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Hallucination and Nightmare in Two Stories by Cortázar

Hallucination and Nightmare in Two Stories by Cortázar

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Published by: Jacob Steinberg on Jun 24, 2012
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Hallucination and Nightmare in Two Stories by CortázarAuthor(s): Lanin A. GyurkoSource:
The Modern Language Review,
Vol. 67, No. 3 (Jul., 1972), pp. 550-562Published by: Modern Humanities Research AssociationStable URL:
Accessed: 30/11/2008 22:31
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HALLUCINATIONAND NIGHTMAREIN TWO STORIESBYCORTAZAR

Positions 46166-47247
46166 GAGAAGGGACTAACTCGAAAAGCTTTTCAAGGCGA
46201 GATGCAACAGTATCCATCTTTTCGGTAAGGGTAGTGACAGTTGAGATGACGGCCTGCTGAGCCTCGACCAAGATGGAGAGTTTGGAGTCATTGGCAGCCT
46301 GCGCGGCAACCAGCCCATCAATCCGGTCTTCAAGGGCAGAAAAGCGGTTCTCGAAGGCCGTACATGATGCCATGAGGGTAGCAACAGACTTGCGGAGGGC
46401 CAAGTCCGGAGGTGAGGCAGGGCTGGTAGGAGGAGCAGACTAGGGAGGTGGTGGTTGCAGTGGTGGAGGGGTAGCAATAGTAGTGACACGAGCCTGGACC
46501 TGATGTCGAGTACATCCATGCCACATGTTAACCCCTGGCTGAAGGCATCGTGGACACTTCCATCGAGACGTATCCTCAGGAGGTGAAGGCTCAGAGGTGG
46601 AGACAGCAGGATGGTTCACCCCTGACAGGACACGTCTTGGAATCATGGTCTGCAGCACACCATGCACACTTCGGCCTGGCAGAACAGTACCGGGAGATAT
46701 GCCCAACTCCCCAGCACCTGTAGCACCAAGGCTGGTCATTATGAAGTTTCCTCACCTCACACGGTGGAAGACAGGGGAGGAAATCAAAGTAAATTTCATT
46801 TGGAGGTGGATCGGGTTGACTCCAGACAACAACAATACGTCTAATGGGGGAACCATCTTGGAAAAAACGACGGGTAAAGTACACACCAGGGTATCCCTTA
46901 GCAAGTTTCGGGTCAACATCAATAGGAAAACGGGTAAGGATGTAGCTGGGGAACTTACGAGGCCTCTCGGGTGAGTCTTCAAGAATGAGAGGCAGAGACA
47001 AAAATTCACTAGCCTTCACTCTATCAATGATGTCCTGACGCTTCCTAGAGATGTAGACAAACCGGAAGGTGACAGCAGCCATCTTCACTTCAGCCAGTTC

Withinthefictionalworld of the modernArgentineauthorJulioCortazar,theexternallife of thecharacters,most oftenamundane orvapidexistence,iscon-stantlyunderminedbyhallucination,nightmare,andobsessivedelusionsthat forthesolipsisticindividuals becomeamonstrousreality.Oftenthese fantasies aredefensivereactions tofear,guilt,oranguishandserve to reduceanxietythroughtheprojectionofanafflicted stateofminduponan externalobjectorpresence.But whatbeginasadjustivedelusionsendbyoverpoweringanddefeatingthecharacters.Paradoxically,theextremely negativerolethatfantasy playsinthelives ofCorta-zar's characters demonstratesthat he isfundamentallyarealist.No authenticexistencecan be constructedbyretreatintotheselfandbyobliviousness tothepressuresand demandsoftheexternalworld,aworld oftenconsideredodiousbythecharacters.Thesefiguresarebroughtintoviolentconfrontationwithanadverserealityofage,death,crippingillness,orsocialconstrictions,ortheyareforced toassumemoralresponsbilityfor theirownself-seekingbehaviourof thepastwhoseconsequencestheyhaveattemptedtoavoidthroughphysical flightormentalsuppression,or both. Self-delusion leadsonlytoself-destruction.Twostoriesinwhichtheescapistworldsoftheprincipalcharacters aredramatic-allyandirreversiblydemolishedare'Casa tomada'and'Cefalea'.1 Bothstoriesportraylonely,frightened,andpatheticallyweakcharacters whoseidentitiesareeasily usurped.These characters are alienated notonlyfromexternalrealitybutalsofromtheself.'Cefalea'depictsagroupofpatientswho suffer fromdevastatingattacksofvertigoandmigraineheadaches. As aprotectivetherapy,thepatientssubmergethemselvesinfantasy,creatinganelaboratedreamworldinwhichtheygiveexactingcaretomancuspias,elicateanimalsthat arebuttheprojectionsoftheirowndebilitatedstate. Thepatientsstriveto convincethemselves ofthe con-creterealityof theirdelusions,whichappearat first to offerthem liberationfromtheirphysicalandmental afflictions. Buttheirhallucinatoryworld isimpossibletosustain.Themancuspiasegintostarveand then todie,areflectionof theworseningofthepatients'owncondition and theircollapseintoinsanityanddeath.In'Casatomada'the narratorrecounts the takeoverbymysterious,phantasmaloccupantsof themansionthatheshareswithhissister. Thestrangenoises that heand Irenehearin thenightare emanationsof their ownguiltyconsciences,which afflictthembecauseof their maintenance ofanincestuousrelationshipintheveryhomeof theirancestors.Unlikethepatientsin'Cefalea',whonurturetheirfantasies,thebrotherandsisterin 'Casatomada'attempttodenytheinfluence oftheirhallu-cinationsand seekto maintain their normalroutineofactivities,untilfinallytheirdelusionsincreaseinstrengthandjoltthem out oftheir narcotizedexistence. Atfirstthecoupleseek toridthemselvesoftheirguilt merely byrefusingtoacknow-ledgeit,thatis,byisolatingthestrangeinvadersinonepartofthehouse.Buttheyareforcedtowardthe traumaticand inevitable confrontationbetween selfandworldthattheyhavelongsoughttoavoidbyshieldingthemselvesbehindobsessivebutessentially meaningless activity.